September 27, 2009

There's an Arc(tic tour)

Hey Rosetta! played The Mad Trapper bar in Inuvik Sept. 10 for an audience of about 150 people as part of a fundraiser on the St. John's band's "arctic" tour, consisting of stops in Iqaluit, Inuvik and Yellowknife. The show raised $2,000 for a children's charity. I took off my reporter's hat to check it out.

"Never seen so many white people in the Trapper all at once," someone commented, to big laughs. Funny because it's true.

No showy chitchat means more space for conversation as we sit. Seems strange not to dance but we're not there yet.

The cellist's frayed bow curls over the strings like a mischievous moustache. I glance over to see if you've noticed this silly juxtaposition of images. You're not looking at the band.

You look so serious/The night is serving us/But you look so serious

This wasn't what you expected, you mouth to me, leaning across the table, but in a good way.

"Do you play any instruments?"
"Yes. The radio."

I watch the piano keys move under red stage lights and turn around to see lines of shadows waiting at the bar.

And a smile is what I least expect/In the clutches of this darkness

Everyone listens.

Better make it a double; don't want to wait anymore.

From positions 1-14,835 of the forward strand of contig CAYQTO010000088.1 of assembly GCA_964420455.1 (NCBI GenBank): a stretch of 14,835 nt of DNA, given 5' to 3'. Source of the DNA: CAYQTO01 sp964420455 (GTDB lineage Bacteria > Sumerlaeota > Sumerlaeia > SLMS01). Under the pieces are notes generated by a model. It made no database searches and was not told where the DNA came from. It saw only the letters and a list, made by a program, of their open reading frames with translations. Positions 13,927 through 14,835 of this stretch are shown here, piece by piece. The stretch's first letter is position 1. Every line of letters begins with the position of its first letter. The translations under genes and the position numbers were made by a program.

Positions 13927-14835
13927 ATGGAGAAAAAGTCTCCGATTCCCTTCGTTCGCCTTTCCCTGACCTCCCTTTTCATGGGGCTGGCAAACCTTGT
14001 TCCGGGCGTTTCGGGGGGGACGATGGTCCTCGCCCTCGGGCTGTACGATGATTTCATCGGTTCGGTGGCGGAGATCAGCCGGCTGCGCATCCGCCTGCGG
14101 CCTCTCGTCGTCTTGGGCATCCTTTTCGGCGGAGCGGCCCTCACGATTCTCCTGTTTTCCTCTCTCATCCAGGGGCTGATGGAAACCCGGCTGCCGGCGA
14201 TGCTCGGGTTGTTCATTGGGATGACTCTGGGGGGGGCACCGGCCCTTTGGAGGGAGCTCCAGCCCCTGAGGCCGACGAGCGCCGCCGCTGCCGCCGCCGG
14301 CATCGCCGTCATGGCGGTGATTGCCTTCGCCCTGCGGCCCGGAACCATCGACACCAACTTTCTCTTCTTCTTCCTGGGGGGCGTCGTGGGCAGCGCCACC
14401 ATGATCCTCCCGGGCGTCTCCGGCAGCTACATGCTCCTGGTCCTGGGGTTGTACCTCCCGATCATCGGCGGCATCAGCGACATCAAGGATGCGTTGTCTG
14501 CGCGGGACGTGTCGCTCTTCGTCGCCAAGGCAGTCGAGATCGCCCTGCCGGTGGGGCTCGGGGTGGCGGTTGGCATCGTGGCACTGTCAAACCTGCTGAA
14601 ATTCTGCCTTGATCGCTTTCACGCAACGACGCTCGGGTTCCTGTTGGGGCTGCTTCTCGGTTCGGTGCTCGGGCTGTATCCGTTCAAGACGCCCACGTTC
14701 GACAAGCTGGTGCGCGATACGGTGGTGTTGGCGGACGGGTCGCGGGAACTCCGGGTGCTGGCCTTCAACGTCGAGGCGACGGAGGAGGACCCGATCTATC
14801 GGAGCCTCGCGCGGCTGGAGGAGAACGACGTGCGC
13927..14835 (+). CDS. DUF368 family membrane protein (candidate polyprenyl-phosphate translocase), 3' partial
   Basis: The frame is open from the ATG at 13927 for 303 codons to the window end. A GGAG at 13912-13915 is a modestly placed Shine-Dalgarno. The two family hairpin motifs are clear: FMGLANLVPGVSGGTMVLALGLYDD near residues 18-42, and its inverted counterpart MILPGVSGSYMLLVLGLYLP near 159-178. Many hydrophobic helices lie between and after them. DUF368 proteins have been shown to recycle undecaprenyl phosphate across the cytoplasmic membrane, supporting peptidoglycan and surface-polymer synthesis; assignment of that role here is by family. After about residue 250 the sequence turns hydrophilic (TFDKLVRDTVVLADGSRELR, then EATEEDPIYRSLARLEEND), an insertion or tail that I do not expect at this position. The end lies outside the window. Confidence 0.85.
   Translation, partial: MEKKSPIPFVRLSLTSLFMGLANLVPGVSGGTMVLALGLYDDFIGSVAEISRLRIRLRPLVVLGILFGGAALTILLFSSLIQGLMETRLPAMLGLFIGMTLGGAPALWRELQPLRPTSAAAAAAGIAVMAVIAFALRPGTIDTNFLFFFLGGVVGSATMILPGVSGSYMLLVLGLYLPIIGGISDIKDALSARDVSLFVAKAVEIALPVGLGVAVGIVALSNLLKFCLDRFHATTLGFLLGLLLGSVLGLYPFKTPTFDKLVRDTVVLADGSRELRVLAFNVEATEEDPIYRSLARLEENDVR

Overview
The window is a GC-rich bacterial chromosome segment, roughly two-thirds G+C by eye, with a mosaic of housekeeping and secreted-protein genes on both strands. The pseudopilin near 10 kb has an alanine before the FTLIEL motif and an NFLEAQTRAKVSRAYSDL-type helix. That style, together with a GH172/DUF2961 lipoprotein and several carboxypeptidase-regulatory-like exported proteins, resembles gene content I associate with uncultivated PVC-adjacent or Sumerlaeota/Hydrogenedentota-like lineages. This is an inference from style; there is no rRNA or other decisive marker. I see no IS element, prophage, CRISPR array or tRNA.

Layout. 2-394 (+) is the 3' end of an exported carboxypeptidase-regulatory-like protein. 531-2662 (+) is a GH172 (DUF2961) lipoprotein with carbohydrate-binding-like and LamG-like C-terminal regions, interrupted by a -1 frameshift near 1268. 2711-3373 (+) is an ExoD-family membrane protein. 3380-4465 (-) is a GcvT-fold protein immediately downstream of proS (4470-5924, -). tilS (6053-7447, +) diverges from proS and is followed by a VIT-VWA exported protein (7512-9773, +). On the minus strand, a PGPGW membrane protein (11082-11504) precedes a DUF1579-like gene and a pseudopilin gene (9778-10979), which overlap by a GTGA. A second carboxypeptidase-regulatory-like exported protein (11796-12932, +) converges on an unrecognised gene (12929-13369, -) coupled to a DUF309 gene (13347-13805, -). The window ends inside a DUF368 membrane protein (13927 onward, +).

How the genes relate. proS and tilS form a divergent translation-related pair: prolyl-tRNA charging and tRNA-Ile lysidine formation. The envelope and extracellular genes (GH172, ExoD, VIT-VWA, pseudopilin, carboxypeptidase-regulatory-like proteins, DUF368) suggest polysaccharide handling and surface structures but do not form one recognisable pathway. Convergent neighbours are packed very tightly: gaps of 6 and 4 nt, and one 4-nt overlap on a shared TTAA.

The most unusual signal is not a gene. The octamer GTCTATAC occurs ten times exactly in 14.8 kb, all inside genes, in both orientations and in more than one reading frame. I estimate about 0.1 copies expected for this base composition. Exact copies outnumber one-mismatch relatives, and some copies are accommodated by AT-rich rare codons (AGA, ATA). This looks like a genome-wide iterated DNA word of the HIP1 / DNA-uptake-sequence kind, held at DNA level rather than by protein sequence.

The tallest guy in here is dancing now - finally, someone is. He looks like he forgets how to stop and it seems to be catching on.

You pull a camera out of your jacket pocket and we find ourselves up front in an explosion of sound to represent a first-time view of the Northern Lights.

Cymbals clanging, violin screeching, drums thumping until we all stop thinking.

Tired eyes/Open wide/Either side, all these/Veins of lights

At the edge of the stage you tuck your camera away, step back, into the dance.

And then we're just standing there, surrounded by applause. Three hours snaps by.

Are you a wolf? / Warm in your pinstripes?

We walk past the clapping crowd out into a cloud of smoke after the second encore, just as the house band strums its first familiar chord. A reversal.

The only thing I've ever learned/is when trusting a stranger/Your trust will be returned.